Access Type

Open Access Thesis

Date of Award

January 2014

Degree Type


Degree Name



Art and Art History

First Advisor

Jennifer Olmsted

Second Advisor

Dora Apel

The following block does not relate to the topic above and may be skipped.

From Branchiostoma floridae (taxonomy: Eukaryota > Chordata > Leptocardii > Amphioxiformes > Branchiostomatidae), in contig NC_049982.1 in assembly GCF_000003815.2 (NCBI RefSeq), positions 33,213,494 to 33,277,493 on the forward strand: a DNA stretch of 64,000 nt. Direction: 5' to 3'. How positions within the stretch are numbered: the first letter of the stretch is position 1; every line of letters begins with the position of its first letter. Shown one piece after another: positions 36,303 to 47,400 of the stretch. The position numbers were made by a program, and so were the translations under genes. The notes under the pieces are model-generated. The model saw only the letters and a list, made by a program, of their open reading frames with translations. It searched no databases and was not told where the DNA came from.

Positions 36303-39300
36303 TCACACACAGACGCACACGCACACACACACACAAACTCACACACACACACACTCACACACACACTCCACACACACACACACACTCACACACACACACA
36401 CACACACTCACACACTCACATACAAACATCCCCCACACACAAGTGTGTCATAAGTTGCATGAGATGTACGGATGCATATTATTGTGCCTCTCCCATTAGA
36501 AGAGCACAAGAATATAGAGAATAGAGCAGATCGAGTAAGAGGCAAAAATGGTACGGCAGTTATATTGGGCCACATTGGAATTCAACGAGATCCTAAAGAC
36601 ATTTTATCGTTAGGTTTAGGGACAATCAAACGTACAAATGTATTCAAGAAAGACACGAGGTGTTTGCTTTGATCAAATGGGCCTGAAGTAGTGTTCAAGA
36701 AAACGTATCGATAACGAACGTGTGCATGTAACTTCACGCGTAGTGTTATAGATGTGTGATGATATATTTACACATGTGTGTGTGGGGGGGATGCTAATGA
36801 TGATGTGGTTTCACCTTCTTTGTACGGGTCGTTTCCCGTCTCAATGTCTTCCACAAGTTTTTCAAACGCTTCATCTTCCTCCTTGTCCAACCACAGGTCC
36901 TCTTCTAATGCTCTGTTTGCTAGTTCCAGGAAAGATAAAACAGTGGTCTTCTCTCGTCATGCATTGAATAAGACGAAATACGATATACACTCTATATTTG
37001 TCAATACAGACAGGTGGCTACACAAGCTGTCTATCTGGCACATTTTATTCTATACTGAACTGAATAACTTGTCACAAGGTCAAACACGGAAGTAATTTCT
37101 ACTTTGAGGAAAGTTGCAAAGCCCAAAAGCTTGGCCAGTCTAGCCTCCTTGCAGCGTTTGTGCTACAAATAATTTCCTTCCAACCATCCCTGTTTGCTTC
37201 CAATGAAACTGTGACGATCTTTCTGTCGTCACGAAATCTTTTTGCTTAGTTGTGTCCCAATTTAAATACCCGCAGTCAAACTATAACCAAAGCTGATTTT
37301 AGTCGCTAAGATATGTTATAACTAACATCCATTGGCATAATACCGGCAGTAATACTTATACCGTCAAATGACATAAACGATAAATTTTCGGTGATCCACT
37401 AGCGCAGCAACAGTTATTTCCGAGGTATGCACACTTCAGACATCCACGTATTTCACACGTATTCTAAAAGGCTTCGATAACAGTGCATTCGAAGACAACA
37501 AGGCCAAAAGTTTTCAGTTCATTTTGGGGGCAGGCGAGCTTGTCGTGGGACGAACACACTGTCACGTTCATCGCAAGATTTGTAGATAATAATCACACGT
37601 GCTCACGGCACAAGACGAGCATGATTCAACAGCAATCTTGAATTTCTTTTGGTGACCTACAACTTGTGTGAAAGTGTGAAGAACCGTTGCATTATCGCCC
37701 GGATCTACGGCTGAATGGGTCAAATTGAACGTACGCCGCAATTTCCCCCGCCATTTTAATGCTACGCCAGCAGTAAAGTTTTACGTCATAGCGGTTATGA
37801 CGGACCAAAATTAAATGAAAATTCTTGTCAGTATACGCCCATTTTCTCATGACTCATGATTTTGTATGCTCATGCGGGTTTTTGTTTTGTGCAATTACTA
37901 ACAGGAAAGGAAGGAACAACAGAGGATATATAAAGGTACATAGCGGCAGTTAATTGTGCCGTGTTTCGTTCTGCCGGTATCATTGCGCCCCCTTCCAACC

This paper focuses on Monet's Rouen Cathedral paintings, a set of canvases painted by the artist between February 1892 and May 1895. This series has traditionally been hailed as Monet's greatest and most significant, but historical scholarship has addressed the series within an Impressionist framework. However, this paper argues instead that the Cathedral paintings no longer represented Monet as an Impressionist, but instead as an artist with entirely original and different goals for whom the nature of time had taken on new meaning. Where Monet began his endeavors in seriality with a feverish focus on the temporary and elusive - the enveloppe - in Rouen he worked and reworked the canvases, bringing them to a hand-wrought and over-worked surface unprecedented within his own work. For Monet, these paintings did not capture specific moments; they rendered an enduring and overwhelming presence entirely outside of time and place. The Rouen Cathedral series marks a distinct shift in Monet's oeuvre. With these paintings, the artist left behind Impressionism and its focus on the fleeting qualities of atmosphere and light. The Rouen Cathedral works were a declaration of his new grand ambition: to construct paintings that would endure through both their physicality and their timeless subject matter.